The SEC/Big 12 Challenge is perfectly timed. The other leagues should take notes — particularly the SEC/ACC Challenge, which ESPN announced is set to take its place next season. This mid-January series impacts NCAA tournament résumés. It is a chance to play meaningful matchups in the middle of conference action. It has showcased some of men’s college basketball’s most talented players. That’s a beautiful thing.
The final edition of the SEC/Big 12 Challenge on Saturday similarly promises to be filled with stars and storylines. Tennessee head coach Rick Barnes and Kansas State star Keyontae Johnson will both face their former teams. John Calipari tweaked his starting lineup and now has his Kentucky squad on a four-game winning streak — the same team whose fans were ready to fire him a few weeks ago. If the Wildcats beat Kansas on Saturday (8 p.m. ET, ESPN), they might give him a second lifetime contract. Kansas, meanwhile, hopes to end a three-game losing streak and maybe get a bit of revenge for last season’s loss.
Elsewhere, a home win over Iowa State would help a Missouri squad that’s clinging to a top-50 NET ranking. Alabama hasn’t lost since Dec. 17, and a matchup against Oklahoma in Norman probably won’t end that streak. Arkansas vs. Baylor will feature multiple projected first-round picks in this summer’s NBA draft.
Ahead of the weekend’s action, ESPN’s Jeff Borzello, John Gasaway, Joe Lunardi and Myron Medcalf break down the biggest games and storylines.
Two weeks ago, Kansas was a No. 1 seed, while John Calipari was in the coaching hot seat for Kentucky’s less-than-stellar start to the season. Now, the Jayhawks are off the top line with three straight losses, while the Wildcats are on the bubble with a four-game winning streak. What are you expecting from both teams when they meet on Saturday?
Borzello: When Kansas was humming offensively for the first two months of the season, it was its smaller lineup causing fits for opponents, spreading the floor, making 3s, winning the turnover battle. That hasn’t happened during this losing streak. The Jayhawks are shooting 26% from 3 during that stretch, while turning it over 32 times in the past two games. Throw in Jalen Wilson not getting enough help offensively and a defense that has fallen off dramatically in the past couple of games, and Kansas needs to right the ship at both ends of the floor. Kentucky has also gone smaller during its winning streak, getting better spacing and allowing Oscar Tshiebwe more room to operate inside. Which group wins out on Saturday? I think Kansas can’t shoot this poorly forever and gets back on the right track.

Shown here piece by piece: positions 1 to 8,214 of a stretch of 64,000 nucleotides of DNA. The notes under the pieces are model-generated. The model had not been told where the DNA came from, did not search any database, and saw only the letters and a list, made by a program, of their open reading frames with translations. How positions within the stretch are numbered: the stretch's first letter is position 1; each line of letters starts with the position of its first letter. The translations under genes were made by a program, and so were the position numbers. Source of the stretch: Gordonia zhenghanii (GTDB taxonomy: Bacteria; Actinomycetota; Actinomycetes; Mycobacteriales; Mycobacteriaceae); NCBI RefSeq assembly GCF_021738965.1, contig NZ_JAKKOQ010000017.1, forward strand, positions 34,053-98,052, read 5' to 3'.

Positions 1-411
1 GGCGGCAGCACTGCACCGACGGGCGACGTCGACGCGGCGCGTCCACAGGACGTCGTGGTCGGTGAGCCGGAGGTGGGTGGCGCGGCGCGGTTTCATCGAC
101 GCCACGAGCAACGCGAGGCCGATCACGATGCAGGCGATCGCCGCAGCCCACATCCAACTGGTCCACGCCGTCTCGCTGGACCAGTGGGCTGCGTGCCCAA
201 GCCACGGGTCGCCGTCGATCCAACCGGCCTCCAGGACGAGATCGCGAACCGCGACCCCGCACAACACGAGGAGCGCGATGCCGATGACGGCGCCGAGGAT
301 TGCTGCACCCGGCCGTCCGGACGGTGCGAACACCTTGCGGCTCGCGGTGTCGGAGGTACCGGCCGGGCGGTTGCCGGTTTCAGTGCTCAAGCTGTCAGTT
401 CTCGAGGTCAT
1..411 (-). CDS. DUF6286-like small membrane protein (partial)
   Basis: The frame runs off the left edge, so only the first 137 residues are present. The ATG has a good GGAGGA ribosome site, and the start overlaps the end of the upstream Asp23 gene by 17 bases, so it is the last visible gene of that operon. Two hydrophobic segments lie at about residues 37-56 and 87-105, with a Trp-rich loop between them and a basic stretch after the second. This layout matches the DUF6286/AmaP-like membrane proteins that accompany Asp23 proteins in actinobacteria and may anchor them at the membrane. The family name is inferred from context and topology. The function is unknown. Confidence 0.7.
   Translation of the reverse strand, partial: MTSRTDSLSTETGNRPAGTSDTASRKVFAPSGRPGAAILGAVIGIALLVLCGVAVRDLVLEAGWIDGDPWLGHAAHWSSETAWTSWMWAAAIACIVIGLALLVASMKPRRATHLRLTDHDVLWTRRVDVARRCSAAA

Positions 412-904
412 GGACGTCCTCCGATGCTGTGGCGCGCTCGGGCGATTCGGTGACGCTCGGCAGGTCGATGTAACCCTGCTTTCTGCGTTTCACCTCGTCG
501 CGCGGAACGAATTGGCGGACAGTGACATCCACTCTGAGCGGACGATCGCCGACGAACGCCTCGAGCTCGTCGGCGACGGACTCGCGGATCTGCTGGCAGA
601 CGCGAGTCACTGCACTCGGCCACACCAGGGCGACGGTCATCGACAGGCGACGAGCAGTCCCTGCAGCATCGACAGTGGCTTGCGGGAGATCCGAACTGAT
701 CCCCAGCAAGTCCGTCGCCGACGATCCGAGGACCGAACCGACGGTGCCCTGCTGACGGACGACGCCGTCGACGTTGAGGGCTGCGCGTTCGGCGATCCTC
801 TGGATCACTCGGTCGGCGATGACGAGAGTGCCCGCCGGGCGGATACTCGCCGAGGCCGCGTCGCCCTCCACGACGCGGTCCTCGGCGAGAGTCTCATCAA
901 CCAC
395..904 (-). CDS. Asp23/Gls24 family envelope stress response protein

Predicted score: Kansas 72, Kentucky 70
Gasaway: Since Kentucky’s victory at Tennessee, the Wildcats have won three games they’re “supposed” to win, which is an essential skill. UK’s defense has improved dramatically and Tshiebwe has 67 rebounds across the four wins. Kentucky could be back. Good thing for KU that the Wildcats don’t force many turnovers. I expect Gradey Dick to shake off a perimeter cold spell (5 of his last 21) in a game that goes down to the wire.
Predicted score: Kansas 74, Kentucky 71
Lunardi: Could this be the reverse of last season, when Kentucky waltzed into Allen Field House and blitzed the future national champions? Kansas is the better team, I think, and has to be smarting a bit heading to Rupp Arena. I doubt this will be a blowout in either direction, as both teams really need a win (albeit for different reasons). But I like the Jayhawks in a close one on the road.
Predicted score: Kansas 78, Kentucky 74
Medcalf: Bill Self’s three-game losing streak says a lot about the strength of the Big 12 — the Jayhawks lost to three top-30 KenPom teams — but it doesn’t change my view of Kansas as a contender. Now, Saturday might do that. But Self has always been strong in tight games. His team is 4-1 this season in games decided by three points or less, and was 6-2 last season in the same scenario, including the national title game. But this is a hot Kentucky team. The starting lineup of Chris Livingston, Cason Wallace, CJ Fredrick, Jacob Toppin and Tshiebwe has held opponents to just 85 points per 100 possessions and snatched 42% of its missed shots during this four-game run, per hooplens.com.
Predicted score: Kentucky 74, Kansas 72
Which other Saturday game intrigues you, and why?
Lunardi: Alabama at Oklahoma (2 p.m. ET, ESPN). I am fascinated by the prospect of a freshman leading the Crimson Tide to a national championship in a sport other than football. Alabama has pretty much met every challenge to date, especially on the road, and this could be a trap against a desperate bubble team like Oklahoma. If the Sooners are going to make the NCAA tournament, they need a game like this to go their way.